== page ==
Argumentative Essay On Immigrant Children

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One of the most controversial social and economic problems in the U.S. today is immigration reform and illegal immigration. With the most recent studies done by the Pew Research Center, as of March 2012 there are 11.7 million illegal immigrants residing in this country (Nakamura) Out of these 11.7 million, it was estimated a year before that 198,000 reside in San Diego county (Lee, “Estimated 198,000 illegal immigrants in SD County"). These illegal immigrants range from single migrant workers to whole families who are here on overstayed working visas. Although there are many sides of the illegal immigration problem, one the main disputes is the education of these illegal immigrant children. Public education is considered a right for every…show more content…
Doe, a landmark decision holding that states cannot constitutionally deny students a free public education on account of their immigration status. Although this legally gives all children right to an education, over the past few decades, states have been promoting policy and legislation that parallels the current anti-immigrant sentiment. (Public Education) So when talking about public education there are three categories that immigrant children can fall under: if their parents or if they’re considered permanent residents, if they were born here and are citizens, or are here illegally. When children are here as permanent residents and or their parents are on work visas they have equal rights to public education in the eyes of the government. This is also true for children born here even if their parents gave birth to them while illegally being here. For children who were here illegally until recently it was up for constant debate what their rights for public education were. However on June 15, 2012, President Obama signed a memo calling for deferred action for certain undocumented young people who came to the U.S. as children who want to pursue an education or military service here. This memo, called Deferred Action for Childhood Arrivals (“DACA”), began to accept applications on August 15, 2012 (Equal). What DACA does is that it gives amnesty to people from deportation that apply for the program and fit the qualifications.…show more content…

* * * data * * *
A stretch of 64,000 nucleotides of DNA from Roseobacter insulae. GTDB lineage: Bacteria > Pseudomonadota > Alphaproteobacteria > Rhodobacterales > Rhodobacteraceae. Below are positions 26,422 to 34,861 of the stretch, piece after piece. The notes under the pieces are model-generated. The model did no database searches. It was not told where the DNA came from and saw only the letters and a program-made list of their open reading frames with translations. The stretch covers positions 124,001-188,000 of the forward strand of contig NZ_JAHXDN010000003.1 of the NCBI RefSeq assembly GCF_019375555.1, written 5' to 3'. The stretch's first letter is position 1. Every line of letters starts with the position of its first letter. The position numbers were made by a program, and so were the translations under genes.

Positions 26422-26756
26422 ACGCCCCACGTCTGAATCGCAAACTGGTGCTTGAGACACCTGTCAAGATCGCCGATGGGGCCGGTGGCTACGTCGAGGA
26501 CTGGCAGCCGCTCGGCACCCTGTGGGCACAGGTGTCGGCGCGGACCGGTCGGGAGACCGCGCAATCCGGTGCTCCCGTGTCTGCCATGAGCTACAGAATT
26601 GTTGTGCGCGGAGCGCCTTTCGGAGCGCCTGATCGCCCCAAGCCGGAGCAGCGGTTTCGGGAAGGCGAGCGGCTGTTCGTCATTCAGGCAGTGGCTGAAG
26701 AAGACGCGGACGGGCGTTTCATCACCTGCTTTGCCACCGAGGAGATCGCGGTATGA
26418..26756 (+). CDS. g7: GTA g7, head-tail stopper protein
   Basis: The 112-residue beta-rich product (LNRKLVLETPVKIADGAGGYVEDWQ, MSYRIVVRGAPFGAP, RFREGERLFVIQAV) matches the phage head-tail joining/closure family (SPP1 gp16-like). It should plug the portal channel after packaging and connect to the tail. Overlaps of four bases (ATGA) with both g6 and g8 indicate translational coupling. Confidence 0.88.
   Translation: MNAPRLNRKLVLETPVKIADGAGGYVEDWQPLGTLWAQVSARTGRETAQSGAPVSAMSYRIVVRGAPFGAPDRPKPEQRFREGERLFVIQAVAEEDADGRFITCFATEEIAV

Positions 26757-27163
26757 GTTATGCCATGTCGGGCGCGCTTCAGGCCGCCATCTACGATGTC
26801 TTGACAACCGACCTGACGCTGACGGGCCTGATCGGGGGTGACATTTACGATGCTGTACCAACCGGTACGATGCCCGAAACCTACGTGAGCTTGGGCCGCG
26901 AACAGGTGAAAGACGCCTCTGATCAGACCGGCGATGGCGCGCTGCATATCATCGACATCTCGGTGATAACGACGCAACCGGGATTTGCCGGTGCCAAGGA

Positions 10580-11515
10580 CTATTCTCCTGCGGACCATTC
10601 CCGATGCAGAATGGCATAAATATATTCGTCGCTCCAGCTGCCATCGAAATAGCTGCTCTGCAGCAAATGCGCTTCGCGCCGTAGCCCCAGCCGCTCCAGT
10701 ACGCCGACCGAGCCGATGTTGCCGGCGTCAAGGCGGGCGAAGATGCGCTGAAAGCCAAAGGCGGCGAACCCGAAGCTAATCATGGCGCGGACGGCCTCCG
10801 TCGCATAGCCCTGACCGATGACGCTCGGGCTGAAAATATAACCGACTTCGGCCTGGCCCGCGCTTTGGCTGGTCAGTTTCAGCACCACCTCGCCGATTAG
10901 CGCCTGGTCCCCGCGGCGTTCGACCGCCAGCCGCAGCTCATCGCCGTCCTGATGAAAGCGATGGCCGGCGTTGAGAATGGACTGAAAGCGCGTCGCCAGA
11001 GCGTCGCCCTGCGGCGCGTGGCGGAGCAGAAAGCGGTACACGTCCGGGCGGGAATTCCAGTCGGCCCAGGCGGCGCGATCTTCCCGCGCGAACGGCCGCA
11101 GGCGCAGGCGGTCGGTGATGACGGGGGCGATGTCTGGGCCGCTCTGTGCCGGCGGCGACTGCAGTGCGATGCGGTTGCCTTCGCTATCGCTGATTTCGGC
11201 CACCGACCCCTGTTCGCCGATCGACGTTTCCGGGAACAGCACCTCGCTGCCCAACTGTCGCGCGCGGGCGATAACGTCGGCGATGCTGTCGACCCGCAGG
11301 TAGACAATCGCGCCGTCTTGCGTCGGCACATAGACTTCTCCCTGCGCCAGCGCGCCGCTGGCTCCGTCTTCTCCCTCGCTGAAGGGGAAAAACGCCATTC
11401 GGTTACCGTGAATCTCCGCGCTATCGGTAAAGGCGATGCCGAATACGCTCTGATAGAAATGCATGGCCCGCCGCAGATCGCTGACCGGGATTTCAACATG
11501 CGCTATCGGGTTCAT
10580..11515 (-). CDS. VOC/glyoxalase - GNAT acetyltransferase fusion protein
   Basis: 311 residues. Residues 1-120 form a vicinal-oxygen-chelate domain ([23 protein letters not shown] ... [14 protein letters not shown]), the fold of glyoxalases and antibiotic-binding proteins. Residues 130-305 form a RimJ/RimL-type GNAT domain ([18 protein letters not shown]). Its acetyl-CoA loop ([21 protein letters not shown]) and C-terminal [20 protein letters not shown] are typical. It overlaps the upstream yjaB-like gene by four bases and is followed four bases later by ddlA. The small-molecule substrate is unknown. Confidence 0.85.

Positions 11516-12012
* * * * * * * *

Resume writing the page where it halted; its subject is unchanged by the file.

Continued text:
(Rasmussen Reports) This shows that still more than half of the country believes that education is a right for people who are here legally only. The moral issues that come with educating illegal immigrants can be illustrated Plyler v. Doe, which was discussed above. The case is about a group of Mexican students who challenged Texas school districts who wanted to charge tuition to all students that could not show proof of documentation. Eventually brought to the Supreme Court, it was decided that due to the 14th amendment that “No State shall … deny to any person within its jurisdiction the equal protection of the laws.” (This provision is commonly known as the “Equal Protection Clause.”) Under this provision, the Court held that if states provide a free public education to U.S. citizens and lawfully present foreign-born children, they cannot deny such an education to undocumented children without “showing that it furthers some substantial state interest.” (Public Education) The social argument against educating these students mainly derives from the deep-seated prejudice against immigrants that has haunted this country from the immigrants of Irish and German immigrants in the 19th century, to the Eastern European and Asian immigrants in the early 20th century, to the immigrants from Latin America today. The problem in

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